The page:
Do you remember walking into the person’s office down the hall from you when you needed to ask a question, instead of “popping” them an email, instant message, or text? There’s no disputing that the digital age definitely has its advantages – making information sharing faster, cheaper, and more convenient, and allowing us to communicate locally and abroad in seconds. But in this fast paced world of instant communication – the internet, email, and all of our social media choices – sometimes we forget how valuable face-to-face interactions can be. That is exactly one of the reasons I love the NIH Regional Seminars on Grant Funding and Program Administration. The seminars give me the opportunity to join over 60 of my fellow NIH and HHS faculty in sharing our knowledge and perspectives to …. Continue reading
In the spring, I attended my first NIH Regional Seminar on Program Funding and Grants Administration. I greatly enjoyed meeting with a diverse group of scientists and science administrators. During two “Open Mike” sessions, I had the opportunity to engage in rich conversations with attendees on topics I frequently include on this blog. The conversations were enjoyable and insightful – there’s nothing like discussing such important issues like funding trends, research accountability, and grants policy face-to-face with new and early career scientists. …. Why am I writing about a seminar that took place in May? Because I have some good news for those of you who didn’t get a chance to come to Baltimore! NIH is hosting a second Regional Seminar this year, from October 26-28 ….. Continue reading
Precise and clear communication across biological and clinical research disciplines supports efficient translation of results from basic research into applied therapeutics and interventions. Both the NIH and FDA are keenly interested in working together to help the biological and clinical research communities speak a common language, so that research results can be clearly understood by both groups. This is especially true in considering the vocabulary used to describe measures of health, disease, or physiological processes….. Continue reading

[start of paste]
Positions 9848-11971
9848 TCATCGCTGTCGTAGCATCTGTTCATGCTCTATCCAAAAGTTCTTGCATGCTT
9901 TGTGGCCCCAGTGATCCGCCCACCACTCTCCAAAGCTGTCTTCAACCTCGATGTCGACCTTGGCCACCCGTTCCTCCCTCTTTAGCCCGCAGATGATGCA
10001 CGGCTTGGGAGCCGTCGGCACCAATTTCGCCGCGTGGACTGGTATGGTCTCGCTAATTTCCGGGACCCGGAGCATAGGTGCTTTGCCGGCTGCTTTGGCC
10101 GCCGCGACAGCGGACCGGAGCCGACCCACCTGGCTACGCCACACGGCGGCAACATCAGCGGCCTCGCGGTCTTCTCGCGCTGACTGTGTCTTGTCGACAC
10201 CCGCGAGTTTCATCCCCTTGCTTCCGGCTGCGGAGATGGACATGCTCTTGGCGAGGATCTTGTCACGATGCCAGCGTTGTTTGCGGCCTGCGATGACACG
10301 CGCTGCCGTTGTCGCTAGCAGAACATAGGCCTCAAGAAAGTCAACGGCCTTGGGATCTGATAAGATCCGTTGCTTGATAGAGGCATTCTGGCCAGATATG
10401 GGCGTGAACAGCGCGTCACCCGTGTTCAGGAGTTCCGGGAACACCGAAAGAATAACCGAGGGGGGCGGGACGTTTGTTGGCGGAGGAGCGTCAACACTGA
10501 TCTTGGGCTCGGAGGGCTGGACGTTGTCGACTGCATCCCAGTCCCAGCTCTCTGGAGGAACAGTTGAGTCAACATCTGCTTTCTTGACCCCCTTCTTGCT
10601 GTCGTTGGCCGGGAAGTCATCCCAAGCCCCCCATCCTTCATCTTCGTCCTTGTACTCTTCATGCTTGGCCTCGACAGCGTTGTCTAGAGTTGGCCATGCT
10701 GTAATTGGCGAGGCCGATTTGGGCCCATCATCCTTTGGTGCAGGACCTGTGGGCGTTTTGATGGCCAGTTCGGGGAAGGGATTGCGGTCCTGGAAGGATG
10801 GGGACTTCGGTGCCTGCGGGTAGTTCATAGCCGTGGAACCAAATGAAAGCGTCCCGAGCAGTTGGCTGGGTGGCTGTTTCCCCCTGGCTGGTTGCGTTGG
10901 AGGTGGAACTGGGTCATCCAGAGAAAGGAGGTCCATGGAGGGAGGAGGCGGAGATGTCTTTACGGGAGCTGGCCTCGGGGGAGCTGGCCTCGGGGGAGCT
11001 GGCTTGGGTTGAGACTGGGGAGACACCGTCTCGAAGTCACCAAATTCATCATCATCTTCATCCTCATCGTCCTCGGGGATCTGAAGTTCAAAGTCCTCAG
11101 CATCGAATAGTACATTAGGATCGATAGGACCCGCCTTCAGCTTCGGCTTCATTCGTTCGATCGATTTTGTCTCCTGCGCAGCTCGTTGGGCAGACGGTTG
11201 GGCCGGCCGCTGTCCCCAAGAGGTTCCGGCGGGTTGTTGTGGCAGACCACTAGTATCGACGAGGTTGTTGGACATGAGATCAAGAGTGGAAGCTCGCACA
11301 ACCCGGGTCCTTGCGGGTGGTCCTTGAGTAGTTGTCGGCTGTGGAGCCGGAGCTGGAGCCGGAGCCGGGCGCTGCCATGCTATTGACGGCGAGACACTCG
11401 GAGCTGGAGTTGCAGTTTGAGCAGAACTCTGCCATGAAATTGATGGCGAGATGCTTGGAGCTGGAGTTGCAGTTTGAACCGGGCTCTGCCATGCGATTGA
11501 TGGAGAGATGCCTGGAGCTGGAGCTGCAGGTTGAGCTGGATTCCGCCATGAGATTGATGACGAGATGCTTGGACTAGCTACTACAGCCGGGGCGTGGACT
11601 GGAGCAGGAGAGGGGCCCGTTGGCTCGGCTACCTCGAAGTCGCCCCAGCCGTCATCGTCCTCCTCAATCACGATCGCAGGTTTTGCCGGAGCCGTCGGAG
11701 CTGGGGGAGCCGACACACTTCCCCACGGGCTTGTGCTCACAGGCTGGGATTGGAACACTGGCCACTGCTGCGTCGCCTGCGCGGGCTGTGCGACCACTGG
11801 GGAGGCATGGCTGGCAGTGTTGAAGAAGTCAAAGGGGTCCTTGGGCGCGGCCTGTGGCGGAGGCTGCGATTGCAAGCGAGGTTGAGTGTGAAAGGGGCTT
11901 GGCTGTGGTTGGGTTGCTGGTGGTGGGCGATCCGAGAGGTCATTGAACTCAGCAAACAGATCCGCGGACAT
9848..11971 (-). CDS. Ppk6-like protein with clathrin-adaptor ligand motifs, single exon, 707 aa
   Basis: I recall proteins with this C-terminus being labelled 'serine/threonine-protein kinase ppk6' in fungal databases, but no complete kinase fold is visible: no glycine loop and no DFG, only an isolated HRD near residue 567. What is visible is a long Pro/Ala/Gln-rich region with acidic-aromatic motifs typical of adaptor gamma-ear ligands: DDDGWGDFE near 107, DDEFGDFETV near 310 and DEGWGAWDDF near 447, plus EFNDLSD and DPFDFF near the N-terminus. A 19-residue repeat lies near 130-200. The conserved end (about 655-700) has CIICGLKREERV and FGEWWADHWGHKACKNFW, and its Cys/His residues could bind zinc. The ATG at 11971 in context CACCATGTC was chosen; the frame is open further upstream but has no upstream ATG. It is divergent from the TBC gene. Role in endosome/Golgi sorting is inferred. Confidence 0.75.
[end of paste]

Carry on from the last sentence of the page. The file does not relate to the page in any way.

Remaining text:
When I was an editor at JAMA, we often considered papers that were strong, received favorable reviews, and yet could not be published for lack of space. As it turned out, we had an option other than outright rejection: we could offer authors a user-friendly pathway by which their papers, and the reviews that went with them, could be forwarded for consideration at another journal (e.g. JAMA Internal Medicine). Later, when I came to NIH I wondered whether it was even theoretically possible for a funding agency to do something similar: arrange a way for highly meritorious but unfunded projects to find their way to willing, even eager, alternate private-sector sponsors. Effectively, we could develop public-private partnerships to extend the system’s ability to fund high-quality science and scientists. …. Continue reading
I’m excited to tell you about a new option for submitting your R01 applications to NIH. Today, we made ASSIST (the Application Submission System and Interface for Submission Tracking) available as an option for submitting your R01 applications, as well as most individual career development (K) award applications. ASSIST is a web-based system that was developed by NIH, in close partnership with Grants.gov, to address common application submission challenges identified by the community. We first launched ASSIST …. Continue reading